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Tulpa is a term used in the works of Alexandra David-Néel to describe the concept of "emanations" within Tibetan Buddhism. The term tulpa is David Néel's phoneticization of the Tibetan term sprul pa (Skt. nirmita).[1]

David-Néel described tulpas as "magic formations generated by a powerful concentration of thought."

Some Western "new age" practitioners have equated the term tulpa with the term thought form.

In recent years, a subculture has formed online whose members advocate the creation of hallucinations or imaginary friends which they call tulpas.[2][3][4][5]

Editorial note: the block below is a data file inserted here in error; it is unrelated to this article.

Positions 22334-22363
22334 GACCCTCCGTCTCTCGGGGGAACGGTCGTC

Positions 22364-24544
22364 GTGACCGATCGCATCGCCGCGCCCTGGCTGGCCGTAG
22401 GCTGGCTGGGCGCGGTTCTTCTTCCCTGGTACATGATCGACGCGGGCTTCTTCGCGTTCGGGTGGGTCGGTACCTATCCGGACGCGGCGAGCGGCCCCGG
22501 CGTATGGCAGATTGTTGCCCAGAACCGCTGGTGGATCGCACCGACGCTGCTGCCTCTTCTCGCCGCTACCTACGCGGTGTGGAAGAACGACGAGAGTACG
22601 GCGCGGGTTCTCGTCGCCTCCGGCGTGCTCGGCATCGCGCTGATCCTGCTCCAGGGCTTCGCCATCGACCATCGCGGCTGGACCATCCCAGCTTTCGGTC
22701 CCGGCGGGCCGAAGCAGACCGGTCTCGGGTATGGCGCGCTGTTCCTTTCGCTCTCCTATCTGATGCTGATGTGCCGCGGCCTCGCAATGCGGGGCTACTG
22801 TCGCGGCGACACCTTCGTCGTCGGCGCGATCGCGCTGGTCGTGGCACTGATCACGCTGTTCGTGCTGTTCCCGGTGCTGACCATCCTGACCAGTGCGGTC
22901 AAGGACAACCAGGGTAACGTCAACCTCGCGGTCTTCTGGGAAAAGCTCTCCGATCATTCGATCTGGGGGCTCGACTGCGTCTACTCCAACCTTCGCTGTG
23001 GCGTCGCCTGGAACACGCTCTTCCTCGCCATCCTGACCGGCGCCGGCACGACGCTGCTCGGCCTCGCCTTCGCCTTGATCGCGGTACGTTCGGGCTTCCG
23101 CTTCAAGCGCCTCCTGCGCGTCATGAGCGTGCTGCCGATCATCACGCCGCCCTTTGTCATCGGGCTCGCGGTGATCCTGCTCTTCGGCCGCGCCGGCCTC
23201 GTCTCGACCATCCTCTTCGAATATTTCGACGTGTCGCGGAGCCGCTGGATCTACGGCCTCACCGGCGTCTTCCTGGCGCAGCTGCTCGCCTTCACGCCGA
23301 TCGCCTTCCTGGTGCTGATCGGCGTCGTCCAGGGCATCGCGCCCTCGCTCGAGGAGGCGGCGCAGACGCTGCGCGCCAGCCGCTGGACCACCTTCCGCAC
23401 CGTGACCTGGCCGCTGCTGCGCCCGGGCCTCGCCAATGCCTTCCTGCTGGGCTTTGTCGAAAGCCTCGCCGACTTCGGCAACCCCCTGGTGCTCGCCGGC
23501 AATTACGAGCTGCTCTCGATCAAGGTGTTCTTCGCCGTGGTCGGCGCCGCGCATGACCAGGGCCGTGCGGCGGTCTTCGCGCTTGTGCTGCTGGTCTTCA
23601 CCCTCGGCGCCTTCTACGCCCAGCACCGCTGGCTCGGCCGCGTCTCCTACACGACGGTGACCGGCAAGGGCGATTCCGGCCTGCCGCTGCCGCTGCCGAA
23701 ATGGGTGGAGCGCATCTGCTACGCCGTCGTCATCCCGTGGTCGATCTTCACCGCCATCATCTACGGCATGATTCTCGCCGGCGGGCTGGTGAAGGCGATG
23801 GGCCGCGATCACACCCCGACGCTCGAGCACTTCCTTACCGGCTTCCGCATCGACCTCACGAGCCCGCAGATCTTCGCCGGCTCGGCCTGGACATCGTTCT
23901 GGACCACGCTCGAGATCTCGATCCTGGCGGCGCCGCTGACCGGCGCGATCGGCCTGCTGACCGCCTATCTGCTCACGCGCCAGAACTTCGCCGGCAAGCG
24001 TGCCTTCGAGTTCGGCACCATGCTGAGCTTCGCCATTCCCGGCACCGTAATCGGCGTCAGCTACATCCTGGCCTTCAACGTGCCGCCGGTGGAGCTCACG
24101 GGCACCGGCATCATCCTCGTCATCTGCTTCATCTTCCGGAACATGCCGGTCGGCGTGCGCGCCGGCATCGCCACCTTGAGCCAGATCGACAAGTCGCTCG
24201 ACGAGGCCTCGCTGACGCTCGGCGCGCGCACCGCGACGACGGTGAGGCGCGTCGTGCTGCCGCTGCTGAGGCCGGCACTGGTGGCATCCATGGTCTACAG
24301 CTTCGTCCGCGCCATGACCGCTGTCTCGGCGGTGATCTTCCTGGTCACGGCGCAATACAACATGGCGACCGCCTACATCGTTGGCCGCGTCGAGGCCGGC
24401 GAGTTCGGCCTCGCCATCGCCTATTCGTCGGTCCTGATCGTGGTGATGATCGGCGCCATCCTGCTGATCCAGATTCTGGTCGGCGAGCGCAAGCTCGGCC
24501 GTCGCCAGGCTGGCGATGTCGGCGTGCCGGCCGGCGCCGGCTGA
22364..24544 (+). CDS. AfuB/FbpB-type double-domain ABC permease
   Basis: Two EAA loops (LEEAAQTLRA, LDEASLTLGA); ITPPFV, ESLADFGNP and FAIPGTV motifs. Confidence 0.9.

For the traditional meaning of this term within Buddhism, see nirmita.


  1. The term is also phonetically rendered as trulpa.
  2. Luhrmann, T. M. (October 14, 2013). "Conjuring Up Our Own Gods". The New York Times. 
  3. Thompson, Nathan (September 3, 2014). "Meet the 'Tulpamancers': The Internet's Newest Subculture Is Incredibly Weird". Vice. 
  4. Samuel Veissière, PhD (Sep 2014). "Talking to Tulpas: Sentient Imaginary Friends, the Social Mind, and Implications for Culture, Cognition, and Mental Health Research". Academia. 
  5. White, Ian (November 30, 2014). "Love Me, Love My Tulpa". Paranormal Underground. 

External links

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